What makes an app addictive? If you own a phone then you’ll know what it’s like to spend an inordinate amount of time swiping and tapping your way to the next high score or leaderboard position. Usually when you should be doing real work!
It often seems that the big developers, the people behind games like Temple Run, Agar.io and Piano Tiles, have mastered the art of addictive design.
But where do indie developers stand? As I’ll show in this article, they too can make their games just as addictive. What’s more, it’s possible to do so without feeling any guilt about “manipulating” your players. To the contrary, you’ll have an absolutely clear conscience.
What Makes Mobile Games Addictive?
At the heart of addictive app design is the understanding that human beings are intrinsically pleasure-seeking and pain-avoiding creatures. Successful developers have mastered the multi-faceted mechanism of turning their users’ initial interaction into habitual behaviour. They do this by leveraging insights about the kind of stimuli that encourage repetitive reward-seeking.
All of the top grossing mobile games (as of March 2016) in the App Store, for instance, involve their users in a highly addictive gaming experience.
When a new user opens your app, you have the opportunity to lead them on a journey that instills a desire to keep playing. How well you do this will determine the number of times, if any, that they return. And more repeat visits mean more in-app purchases, more ad views and more social media shares…appreneur heaven, in other words.
The odd thing about the kind of features that engender addiction in an app, however, is that they usually work just under the surface. They’re subtle. If you didn’t know about them, it’s unlikely that you would think to include them.
So that’s where this article comes in! We’re going to look at over thirty ways of making your app so addictive that it causes your users to fall madly in love with it. Well, it’s probably going to resemble more of a passionate but short love affair, but anyway…
Understanding Game Addiction…is it Bad?
The first thing to point out is that psychological and neurological understandings of addiction are very murky. Even the world’s leading experts disagree on a lot of things. I was even tempted to put the word addiction into quotation marks at the beginning of the article because, though it’s widely understood in regards to gaming, it’s probably not the best term to use for an article on this topic. What we’re really looking to develop, as will be outlined below, are habits.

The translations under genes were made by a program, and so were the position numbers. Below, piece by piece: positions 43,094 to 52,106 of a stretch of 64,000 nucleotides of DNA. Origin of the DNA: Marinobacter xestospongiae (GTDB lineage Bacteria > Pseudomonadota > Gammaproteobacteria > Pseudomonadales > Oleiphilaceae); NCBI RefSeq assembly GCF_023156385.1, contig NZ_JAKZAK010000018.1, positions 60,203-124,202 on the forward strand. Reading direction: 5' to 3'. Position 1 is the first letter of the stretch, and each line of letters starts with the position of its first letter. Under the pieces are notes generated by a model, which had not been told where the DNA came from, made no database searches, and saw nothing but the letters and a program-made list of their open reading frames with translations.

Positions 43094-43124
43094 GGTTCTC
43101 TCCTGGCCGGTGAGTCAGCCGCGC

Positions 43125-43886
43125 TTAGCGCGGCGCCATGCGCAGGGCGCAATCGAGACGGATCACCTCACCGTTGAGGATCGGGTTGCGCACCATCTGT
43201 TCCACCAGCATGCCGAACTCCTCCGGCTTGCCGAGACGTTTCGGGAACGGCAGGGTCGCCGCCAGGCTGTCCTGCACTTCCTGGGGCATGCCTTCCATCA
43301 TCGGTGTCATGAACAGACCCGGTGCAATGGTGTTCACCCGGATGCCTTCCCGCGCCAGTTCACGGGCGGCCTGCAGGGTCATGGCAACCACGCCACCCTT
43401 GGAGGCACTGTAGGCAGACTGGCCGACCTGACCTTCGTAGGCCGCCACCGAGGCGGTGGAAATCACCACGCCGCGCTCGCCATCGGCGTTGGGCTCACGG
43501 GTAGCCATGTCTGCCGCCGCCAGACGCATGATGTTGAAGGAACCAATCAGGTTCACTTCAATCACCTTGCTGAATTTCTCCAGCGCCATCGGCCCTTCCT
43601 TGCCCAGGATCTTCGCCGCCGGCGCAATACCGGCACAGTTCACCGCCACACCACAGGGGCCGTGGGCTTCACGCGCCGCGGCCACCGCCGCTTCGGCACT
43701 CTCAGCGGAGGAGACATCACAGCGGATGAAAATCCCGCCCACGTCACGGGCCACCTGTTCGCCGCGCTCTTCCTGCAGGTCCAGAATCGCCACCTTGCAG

On a simple level, when a player is rewarded for a particular activity, their brain releases dopamine. This spurs them to seek the same reward, through the same activity, again and again. The further they progress into a game, the greater the reward and so the release of dopamine. On the other hand, when a player fails to achieve a reward, their adrenaline levels increase, bolstering their resolve to try again.
(Source : Statista)
Mark Griffiths, Professor of Gambling Studies at Nottingham Trent University, writes, “The games are infuriatingly simple and as soon as the game is over it leaves players feeling frustrated, annoyed or even angry if they’ve scored badly, or happy, excited and even euphoric if they’ve done well. For those not doing very well, the only way to stop this cognitive regret is to play again immediately. For those that do well, they immediately want to play again to try and beat their high score.”
I’ve split the tips into three categories – basics, specific examples and addictive visual design elements. There’s also a short section about monetization. This one deals with the general psychological principles that underlie hugely addictive games.
1. Understand the “Hook” Sequence
Nir Eyal released his highly regarded book, Hooked, in 2014. In it, Eyal seeks to understand the process that underlies habit formation, especially as it relates to technology. His central argument is that four steps – trigger, action, variable reward and investment – must all be undertaken if an individual is to repeatedly use a new product.
As an app developer, this is one of the most important ideas that you can understand. Let’s use an example to illustrate the diagram above. Suppose that you create a word puzzle app. The emotion (the trigger) that prompts people to start using it, in all likelihood, will be boredom. The user then opens your app (action), and starts to play, being rewarded (variable reward) for their actions by the satisfaction that comes from guessing the right words. They remain unsatisfied, however, because they have not completed the whole crossword.
After they have finished, they are encouraged to play another game and share their score with their friends, which builds investment. The next time they experience boredom, it’s your app that first comes to mind. Thus, a habit is formed.
Asking the following questions will help you make sure that you involve all elements of the “hook” model: